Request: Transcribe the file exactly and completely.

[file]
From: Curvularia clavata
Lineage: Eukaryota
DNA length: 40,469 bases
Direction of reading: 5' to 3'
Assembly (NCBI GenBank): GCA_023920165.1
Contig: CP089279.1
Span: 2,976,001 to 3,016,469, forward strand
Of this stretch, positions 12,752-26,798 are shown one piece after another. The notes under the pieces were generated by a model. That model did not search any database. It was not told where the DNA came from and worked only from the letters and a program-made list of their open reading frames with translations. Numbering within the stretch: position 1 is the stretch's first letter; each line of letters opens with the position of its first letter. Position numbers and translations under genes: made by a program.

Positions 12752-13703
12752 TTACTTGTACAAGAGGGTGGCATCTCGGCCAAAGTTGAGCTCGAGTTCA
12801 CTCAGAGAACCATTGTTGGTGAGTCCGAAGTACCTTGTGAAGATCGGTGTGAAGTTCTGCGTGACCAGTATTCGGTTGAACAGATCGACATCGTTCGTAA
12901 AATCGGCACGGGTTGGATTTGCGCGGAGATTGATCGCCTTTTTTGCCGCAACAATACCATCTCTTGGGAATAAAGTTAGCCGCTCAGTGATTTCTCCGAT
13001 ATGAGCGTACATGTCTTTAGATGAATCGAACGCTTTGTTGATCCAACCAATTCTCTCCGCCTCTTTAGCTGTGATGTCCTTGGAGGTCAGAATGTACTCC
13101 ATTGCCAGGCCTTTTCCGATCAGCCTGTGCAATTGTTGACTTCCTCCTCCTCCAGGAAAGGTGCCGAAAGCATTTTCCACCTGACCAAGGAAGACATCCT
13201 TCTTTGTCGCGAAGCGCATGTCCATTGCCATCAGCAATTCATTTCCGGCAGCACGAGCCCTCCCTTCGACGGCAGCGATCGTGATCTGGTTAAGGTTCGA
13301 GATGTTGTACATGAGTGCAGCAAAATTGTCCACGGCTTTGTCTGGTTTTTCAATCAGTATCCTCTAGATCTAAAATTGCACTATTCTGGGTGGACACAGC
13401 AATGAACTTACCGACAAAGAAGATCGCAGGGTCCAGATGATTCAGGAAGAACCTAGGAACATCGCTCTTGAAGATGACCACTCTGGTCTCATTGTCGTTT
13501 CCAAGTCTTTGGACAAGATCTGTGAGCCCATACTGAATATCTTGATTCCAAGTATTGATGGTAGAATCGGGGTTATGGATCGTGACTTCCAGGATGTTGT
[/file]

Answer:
From: Curvularia clavata
Lineage: Eukaryota
DNA length: 40,469 bases
Direction of reading: 5' to 3'
Assembly (NCBI GenBank): GCA_023920165.1
Contig: CP089279.1
Span: 2,976,001 to 3,016,469, forward strand
Of this stretch, positions 12,752-26,798 are shown one piece after another. The notes under the pieces were generated by a model. That model did not search any database. It was not told where the DNA came from and worked only from the letters and a program-made list of their open reading frames with translations. Numbering within the stretch: position 1 is the stretch's first letter; each line of letters opens with the position of its first letter. Position numbers and translations under genes: made by a program.

Positions 12752-13703
12752 TTACTTGTACAAGAGGGTGGCATCTCGGCCAAAGTTGAGCTCGAGTTCA
12801 CTCAGAGAACCATTGTTGGTGAGTCCGAAGTACCTTGTGAAGATCGGTGTGAAGTTCTGCGTGACCAGTATTCGGTTGAACAGATCGACATCGTTCGTAA
12901 AATCGGCACGGGTTGGATTTGCGCGGAGATTGATCGCCTTTTTTGCCGCAACAATACCATCTCTTGGGAATAAAGTTAGCCGCTCAGTGATTTCTCCGAT
13001 ATGAGCGTACATGTCTTTAGATGAATCGAACGCTTTGTTGATCCAACCAATTCTCTCCGCCTCTTTAGCTGTGATGTCCTTGGAGGTCAGAATGTACTCC
13101 ATTGCCAGGCCTTTTCCGATCAGCCTGTGCAATTGTTGACTTCCTCCTCCTCCAGGAAAGGTGCCGAAAGCATTTTCCACCTGACCAAGGAAGACATCCT
13201 TCTTTGTCGCGAAGCGCATGTCCATTGCCATCAGCAATTCATTTCCGGCAGCACGAGCCCTCCCTTCGACGGCAGCGATCGTGATCTGGTTAAGGTTCGA
13301 GATGTTGTACATGAGTGCAGCAAAATTGTCCACGGCTTTGTCTGGTTTTTCAATCAGTATCCTCTAGATCTAAAATTGCACTATTCTGGGTGGACACAGC
13401 AATGAACTTACCGACAAAGAAGATCGCAGGGTCCAGATGATTCAGGAAGAACCTAGGAACATCGCTCTTGAAGATGACCACTCTGGTCTCATTGTCGTTT
13501 CCAAGTCTTTGGACAAGATCTGTGAGCCCATACTGAATATCTTGATTCCAAGTATTGATGGTAGAATCGGGGTTATGGATCGTGACTTCCAGGATGTTGT